The fact the that the story was told to the informant during the summer before fourth grade, indicates that this tale can be seen as a type of initiation story for the younger kids in the school. The eighth graders endow the younger kids with “knowledge” as they enter into the later grades of their elementary education. This reaffirms the hierarchy as the younger children enter into the space of the older kids, the eight graders possess knowledge that the younger kids don’t, therefore they should defer to them.
Informant: I first heard it from one of my friends, but then it kind of like turned into a game. So there is a bathroom downstairs at my school which weird because there is a toilet where every time you flush it, it makes a burping noise. So it goes like “zzzzzzzzhhhhhhh . . . UGGGH!” So my friends said the toilet is possessed by Chuckie, so that it always tries to swallow you. So now every time I go to bathroom, I like go to the bathroom and then run out of the stall before it like, makes the noise. And then rinse my hands and then run out as quickly as I can. They say the bathroom is possessed because when you put your hand in sometime on the sink for the automatic faucet, the other one, another sink turns on. So they say that he is coming after you, but he always has to wash his hands first.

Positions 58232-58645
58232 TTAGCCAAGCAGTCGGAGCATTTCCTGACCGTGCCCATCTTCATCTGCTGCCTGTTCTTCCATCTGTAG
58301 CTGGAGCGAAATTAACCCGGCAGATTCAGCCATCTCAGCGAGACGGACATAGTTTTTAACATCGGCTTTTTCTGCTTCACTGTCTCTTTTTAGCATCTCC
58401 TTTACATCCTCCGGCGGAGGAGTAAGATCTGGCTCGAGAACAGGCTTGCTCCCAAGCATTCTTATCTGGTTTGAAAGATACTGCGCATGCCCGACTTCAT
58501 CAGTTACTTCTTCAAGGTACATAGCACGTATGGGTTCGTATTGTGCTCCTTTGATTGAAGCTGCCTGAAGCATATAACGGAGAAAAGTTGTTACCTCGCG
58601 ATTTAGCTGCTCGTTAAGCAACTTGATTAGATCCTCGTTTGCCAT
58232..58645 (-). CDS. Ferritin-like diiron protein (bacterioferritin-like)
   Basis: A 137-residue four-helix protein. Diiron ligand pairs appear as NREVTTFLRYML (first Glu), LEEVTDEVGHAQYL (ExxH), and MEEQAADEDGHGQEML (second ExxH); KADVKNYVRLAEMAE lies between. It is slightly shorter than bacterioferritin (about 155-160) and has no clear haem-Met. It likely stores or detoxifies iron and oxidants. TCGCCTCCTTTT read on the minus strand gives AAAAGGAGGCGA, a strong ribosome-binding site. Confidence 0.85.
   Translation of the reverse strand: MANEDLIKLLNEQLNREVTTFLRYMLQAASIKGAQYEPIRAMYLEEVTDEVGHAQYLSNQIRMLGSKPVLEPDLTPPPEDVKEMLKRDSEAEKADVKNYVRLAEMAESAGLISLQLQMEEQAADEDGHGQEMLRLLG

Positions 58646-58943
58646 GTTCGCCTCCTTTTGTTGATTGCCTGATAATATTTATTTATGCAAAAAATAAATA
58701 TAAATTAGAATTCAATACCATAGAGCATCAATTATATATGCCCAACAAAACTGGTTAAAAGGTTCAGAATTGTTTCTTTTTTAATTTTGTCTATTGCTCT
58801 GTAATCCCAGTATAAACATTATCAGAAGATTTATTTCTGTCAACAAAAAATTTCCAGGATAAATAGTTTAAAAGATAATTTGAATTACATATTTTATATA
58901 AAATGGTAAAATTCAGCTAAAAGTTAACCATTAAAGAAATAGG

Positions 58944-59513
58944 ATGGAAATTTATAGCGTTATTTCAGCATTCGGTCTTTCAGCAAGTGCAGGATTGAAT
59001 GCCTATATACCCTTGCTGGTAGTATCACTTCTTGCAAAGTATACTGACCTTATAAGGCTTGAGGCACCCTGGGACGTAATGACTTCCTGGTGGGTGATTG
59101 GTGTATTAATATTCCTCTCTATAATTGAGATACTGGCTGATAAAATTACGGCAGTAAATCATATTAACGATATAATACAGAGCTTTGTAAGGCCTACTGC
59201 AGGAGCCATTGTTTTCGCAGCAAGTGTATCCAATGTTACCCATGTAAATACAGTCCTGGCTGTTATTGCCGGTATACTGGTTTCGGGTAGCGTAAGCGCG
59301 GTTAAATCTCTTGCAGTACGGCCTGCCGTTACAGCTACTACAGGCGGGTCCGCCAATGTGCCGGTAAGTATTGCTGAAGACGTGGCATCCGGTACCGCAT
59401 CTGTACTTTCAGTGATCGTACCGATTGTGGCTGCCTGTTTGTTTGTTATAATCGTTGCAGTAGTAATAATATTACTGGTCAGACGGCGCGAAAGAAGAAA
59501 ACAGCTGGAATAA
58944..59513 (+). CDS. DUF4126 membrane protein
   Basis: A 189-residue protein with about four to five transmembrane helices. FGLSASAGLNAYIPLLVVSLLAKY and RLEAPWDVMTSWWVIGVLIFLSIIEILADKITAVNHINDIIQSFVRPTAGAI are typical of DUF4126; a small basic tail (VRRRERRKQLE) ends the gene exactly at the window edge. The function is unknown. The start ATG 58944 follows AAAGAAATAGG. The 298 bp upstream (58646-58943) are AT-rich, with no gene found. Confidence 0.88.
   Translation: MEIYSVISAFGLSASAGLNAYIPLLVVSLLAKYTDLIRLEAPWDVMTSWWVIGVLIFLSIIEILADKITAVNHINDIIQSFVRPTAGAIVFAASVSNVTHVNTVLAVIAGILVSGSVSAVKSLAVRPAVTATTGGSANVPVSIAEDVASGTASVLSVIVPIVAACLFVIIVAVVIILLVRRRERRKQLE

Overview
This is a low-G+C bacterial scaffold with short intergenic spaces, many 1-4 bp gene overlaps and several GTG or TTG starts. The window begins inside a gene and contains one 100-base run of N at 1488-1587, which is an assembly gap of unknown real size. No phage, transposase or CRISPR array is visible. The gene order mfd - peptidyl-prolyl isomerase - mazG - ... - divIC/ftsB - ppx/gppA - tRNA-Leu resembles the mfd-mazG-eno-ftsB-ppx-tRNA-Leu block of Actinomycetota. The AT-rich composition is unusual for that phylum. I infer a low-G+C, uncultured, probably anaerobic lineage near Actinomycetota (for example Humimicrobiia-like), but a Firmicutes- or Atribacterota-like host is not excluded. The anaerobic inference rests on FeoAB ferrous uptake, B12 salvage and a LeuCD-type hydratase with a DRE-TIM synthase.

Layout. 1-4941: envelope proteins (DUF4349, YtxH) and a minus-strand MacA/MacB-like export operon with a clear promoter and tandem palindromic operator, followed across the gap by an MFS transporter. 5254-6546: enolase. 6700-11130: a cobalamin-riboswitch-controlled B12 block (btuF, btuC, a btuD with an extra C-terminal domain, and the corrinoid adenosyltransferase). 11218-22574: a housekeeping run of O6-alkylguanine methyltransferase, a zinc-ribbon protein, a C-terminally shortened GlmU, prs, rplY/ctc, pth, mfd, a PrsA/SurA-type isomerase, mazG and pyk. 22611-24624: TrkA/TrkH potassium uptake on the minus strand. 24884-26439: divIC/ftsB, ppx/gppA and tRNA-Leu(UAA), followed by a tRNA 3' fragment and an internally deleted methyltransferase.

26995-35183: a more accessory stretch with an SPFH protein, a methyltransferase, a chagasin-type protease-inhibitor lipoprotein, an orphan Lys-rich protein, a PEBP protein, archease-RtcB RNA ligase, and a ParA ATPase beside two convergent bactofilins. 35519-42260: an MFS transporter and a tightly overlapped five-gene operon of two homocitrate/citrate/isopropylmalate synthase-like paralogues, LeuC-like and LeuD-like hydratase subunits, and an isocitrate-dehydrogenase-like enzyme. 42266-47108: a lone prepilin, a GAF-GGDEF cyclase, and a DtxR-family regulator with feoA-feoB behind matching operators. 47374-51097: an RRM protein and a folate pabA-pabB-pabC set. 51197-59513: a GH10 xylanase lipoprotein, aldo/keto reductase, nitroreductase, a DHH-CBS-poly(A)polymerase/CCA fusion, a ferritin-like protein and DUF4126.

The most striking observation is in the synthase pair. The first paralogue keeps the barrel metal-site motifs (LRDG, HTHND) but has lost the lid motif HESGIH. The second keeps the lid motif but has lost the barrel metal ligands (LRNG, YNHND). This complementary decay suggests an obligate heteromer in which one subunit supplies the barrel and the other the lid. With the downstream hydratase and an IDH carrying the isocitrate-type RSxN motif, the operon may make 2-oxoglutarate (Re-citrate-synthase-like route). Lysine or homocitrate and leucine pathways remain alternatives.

This is an instance were the unknown or “strange” has been demonized. The “Chuckie Bathroom” toilet has deviated from what the children usually expect from a toilet. To cope the children created a story to explain the unusualness which in turn has sparked a legend, and a whole set of corresponding behaviors like running away before the toilet can make “the burping noise”. It is interesting to note, that in creating the legend, they assimilated the bathroom to popular culture through “Chuckie”, which it turn makes it more familiar. Later, what began as a compulsive ritual is reclaimed from the participants as they consciously make a game out of it.
Bloody Mary Bathroom